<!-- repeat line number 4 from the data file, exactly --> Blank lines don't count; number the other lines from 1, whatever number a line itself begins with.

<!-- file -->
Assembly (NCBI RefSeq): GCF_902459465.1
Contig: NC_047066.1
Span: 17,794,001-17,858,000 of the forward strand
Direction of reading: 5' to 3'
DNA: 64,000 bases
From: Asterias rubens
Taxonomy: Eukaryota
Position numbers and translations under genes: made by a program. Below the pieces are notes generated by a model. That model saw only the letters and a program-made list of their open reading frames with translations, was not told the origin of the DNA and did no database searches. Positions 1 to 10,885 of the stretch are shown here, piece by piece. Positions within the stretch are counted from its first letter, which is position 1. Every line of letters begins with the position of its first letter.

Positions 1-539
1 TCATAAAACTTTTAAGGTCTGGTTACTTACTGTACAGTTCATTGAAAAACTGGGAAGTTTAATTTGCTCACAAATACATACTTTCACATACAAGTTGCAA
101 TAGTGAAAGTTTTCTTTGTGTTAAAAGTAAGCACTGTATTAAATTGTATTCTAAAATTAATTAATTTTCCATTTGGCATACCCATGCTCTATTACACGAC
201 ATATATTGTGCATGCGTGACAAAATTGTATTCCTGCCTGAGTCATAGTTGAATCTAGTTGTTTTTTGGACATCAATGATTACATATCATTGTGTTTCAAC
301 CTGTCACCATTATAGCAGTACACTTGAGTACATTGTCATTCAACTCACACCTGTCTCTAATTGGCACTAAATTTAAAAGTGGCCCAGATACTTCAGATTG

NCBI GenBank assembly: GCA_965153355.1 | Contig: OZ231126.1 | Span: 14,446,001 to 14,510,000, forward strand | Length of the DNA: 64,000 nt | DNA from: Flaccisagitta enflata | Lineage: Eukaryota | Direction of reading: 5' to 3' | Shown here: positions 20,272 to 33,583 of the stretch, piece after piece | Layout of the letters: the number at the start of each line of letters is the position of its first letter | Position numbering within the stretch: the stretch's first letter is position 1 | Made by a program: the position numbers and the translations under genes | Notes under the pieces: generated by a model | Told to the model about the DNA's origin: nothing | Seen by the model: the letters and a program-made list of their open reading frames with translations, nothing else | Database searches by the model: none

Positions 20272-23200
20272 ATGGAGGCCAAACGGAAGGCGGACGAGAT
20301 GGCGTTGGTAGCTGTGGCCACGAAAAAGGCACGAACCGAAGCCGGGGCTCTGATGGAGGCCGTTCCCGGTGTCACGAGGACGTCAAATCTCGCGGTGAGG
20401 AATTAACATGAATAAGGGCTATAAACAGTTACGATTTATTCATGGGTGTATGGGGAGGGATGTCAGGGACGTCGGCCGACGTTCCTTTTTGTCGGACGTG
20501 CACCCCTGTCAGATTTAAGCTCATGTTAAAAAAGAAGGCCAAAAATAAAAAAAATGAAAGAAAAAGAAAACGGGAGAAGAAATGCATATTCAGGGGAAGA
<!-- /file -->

Direction of reading: 5' to 3'